I think a highlight last night was half the party down at the base of the fire giants throne room. The king, gravely hurt, decides to go lick his wounds and sends his guards to kill the interlopers.The wizard Annalena winks away, teleporting two hundred feet away down the smokey corridor leading to the throne room. Dell the rogue zips out to apply a healing potion to Jerek the sorcerer, who, revived, then pulls a cloak of elvenkind over herself to appear as a rock – next to the rock the king threw that felled Jerek! Then when no one is looking, casts invisibility on herself – as a rock just disappearing would look odd! Dell manages to administer a potion to Korall the palladin, but when he flees to the collumns to hide, the giants follow!

This is as Dell finds that while his hiding is great, enemies need only go behind the column he hid behind to find him – giant long swords hack at him! Wounding him fairly gravely!

However, their attention is distracted – and Korall gets to his feet behind them and walks to the last known place of the king, the throne. He stealths away (nat 20!)

To where invisible Jerek is looking for the secret exit the king took, after investigating the kings disappearance (nat 20!). Korall is disturbed by the voice from nowhere! And they find no secret door!

Meanwhile Dell has fled, evading the giants and running headlong down the smokey hallway. At the other end, invisible Annalena calls to him, trying to speak loudly enough to be heard and softly enough to not be heard by the giants, for Dell to come to her. And perhaps a GM was too nice about that working out, but indeed it does – Dell runs at full speed into the smoke of the corridor, clasp forearms with Annalena and teleport once again! To behind the throne! Korall sees Dell appear and gets another invisible voice talking to him as well! While the giants, who saw Dell running off in the other direction, move away from the throne room!

Annalena learns form Jerek the king has escaped by some kind of secret door and casts pass wall. Suddenly the secret exit is revealed to them and they press through, going from near total party death to instead hunting down the giant raider king!

Schrodinger’s Railroad

There is a recurring sentiment in gaming culture I find fascinating, since it seems an utter paradox. Here’s a recent and clear assertion of it:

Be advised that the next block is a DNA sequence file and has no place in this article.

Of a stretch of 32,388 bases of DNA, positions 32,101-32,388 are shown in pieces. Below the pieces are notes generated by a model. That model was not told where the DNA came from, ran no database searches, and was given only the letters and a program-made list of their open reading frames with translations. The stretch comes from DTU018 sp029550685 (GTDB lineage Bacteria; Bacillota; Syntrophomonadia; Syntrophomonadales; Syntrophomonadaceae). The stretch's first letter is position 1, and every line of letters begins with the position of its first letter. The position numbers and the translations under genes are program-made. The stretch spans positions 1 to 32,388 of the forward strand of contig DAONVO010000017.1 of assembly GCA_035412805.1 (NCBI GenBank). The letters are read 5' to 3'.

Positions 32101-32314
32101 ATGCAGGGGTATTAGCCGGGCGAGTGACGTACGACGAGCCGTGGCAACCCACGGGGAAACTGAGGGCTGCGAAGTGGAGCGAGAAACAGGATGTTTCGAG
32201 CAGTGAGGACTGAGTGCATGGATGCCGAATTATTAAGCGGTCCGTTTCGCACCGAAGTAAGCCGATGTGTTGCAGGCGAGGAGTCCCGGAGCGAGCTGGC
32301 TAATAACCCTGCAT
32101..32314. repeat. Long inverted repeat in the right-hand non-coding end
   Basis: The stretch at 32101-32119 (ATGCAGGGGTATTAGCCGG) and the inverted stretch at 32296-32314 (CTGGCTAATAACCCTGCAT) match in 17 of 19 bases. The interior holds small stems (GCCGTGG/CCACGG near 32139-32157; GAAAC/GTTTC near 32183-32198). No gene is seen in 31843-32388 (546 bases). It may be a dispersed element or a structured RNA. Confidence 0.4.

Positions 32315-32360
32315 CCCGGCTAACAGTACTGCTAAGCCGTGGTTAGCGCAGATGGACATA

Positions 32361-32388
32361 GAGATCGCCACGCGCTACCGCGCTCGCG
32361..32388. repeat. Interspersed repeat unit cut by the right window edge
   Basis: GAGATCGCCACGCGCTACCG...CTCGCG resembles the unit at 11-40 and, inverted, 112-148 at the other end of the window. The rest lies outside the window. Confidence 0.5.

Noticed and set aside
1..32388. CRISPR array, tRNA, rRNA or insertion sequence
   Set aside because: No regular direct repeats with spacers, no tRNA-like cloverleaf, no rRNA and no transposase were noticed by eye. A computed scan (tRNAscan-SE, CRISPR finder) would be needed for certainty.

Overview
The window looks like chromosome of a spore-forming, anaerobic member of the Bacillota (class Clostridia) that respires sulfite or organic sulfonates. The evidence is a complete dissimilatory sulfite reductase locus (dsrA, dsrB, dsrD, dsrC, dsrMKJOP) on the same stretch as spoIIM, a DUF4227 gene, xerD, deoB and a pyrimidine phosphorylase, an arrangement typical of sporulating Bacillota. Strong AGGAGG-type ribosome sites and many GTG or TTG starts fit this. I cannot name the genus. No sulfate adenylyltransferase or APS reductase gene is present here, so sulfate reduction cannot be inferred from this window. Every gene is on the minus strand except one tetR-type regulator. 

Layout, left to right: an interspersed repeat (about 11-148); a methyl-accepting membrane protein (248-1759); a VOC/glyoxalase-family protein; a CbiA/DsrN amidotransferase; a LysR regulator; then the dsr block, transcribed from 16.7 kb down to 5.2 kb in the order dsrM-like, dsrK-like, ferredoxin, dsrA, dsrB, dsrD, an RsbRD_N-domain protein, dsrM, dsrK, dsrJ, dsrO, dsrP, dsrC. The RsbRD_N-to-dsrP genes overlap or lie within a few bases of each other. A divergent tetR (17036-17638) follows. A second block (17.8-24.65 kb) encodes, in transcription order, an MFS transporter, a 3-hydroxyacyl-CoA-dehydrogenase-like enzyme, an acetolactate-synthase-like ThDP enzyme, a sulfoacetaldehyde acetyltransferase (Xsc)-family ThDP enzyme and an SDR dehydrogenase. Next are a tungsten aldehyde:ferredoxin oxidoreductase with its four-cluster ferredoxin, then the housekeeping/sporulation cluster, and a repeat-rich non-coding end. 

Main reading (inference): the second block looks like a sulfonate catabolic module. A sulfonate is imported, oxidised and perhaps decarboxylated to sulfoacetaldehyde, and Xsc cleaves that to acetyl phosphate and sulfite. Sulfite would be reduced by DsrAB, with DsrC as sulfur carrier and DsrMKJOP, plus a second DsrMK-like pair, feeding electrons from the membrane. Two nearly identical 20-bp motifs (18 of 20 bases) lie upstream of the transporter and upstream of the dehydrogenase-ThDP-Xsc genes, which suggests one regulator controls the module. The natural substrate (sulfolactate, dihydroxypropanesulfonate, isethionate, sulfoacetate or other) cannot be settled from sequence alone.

Railroading is forcing players down a narrative route . If the players think it’s their decision, they’re not being forced. Agency is in the mind of the player; they can feel they have it when they don’t and they’ll be happy. But if they don’t feel they have any, even when they do, they’ll become disenfranchised.

A DM’s job is to make it so the players always feel like they have agency, to make them feel their characters are in danger. D&D is a game of illusions, and the DM is the man behind the curtain.

Original Comment

It is so odd. For example, how could players ever get disenfranchised? Consider the chronology of disenfranchisement

  1. The DM makes the players follow his decision
  2. The players feel it is their decision
  3. The players somehow begin to realise it is not their decision
  4. The players are disenfranchised

Okay, so if it is not railroading when the players feel it is their decision, how could players ever get to step 3 when by the logic of the quote in step 3 there is no railroading to detect?? Like Schrodinger’s cat being both alive and dead, somehow it is both railroading and not railroading at the same time?

Ultimately it’s probably pretty simple – the whole notion likely comes from the idea that the agency described is the best agency you can get. The idea being the best agency you can get is one where the GM is making the decisions – the only thing to consider is if the players have their nose rubbed in it that the GM makes the decisions or they are relatively witless that he makes the decisions.

The idea of an agency where the players actually make the decisions – it’d probably sound ludicrous to anyone who has advocated the quote for a long time.

Nearly completed ‘The Blasting Diamond’

It’s been interesting to convert GM advice into an actual adventure – instead of arguing against, for example, ‘you have to do the adventure’ thinking by GMs, actually writing an adventure area that supports PCs that don’t get ‘hooked’ but actually do what their character wants to do.

And calling it an ‘Adventure area’ rather than just ‘an adventure’ is even a result of turning GM advice into material. You don’t ‘have adventures’, you engage with an area of an imaginary world. What is an adventure is something that is seen in retrospect, like a story generated at the table. You don’t decide to have an adventure, you just engage in things that in retrospect was an adventure. And areas of imaginary world can be seeded to more likely trigger an actual adventure to occur.

Quantum Ogre: Redemption

Man, I thought I could find the original of this with a quick google, but it seems only refutations abound!

Okay, in short, the original problem was that you’re at a fork in the road. If you go left, the GM makes an ogre pop out. If you go right, the GM makes an ogre pop out.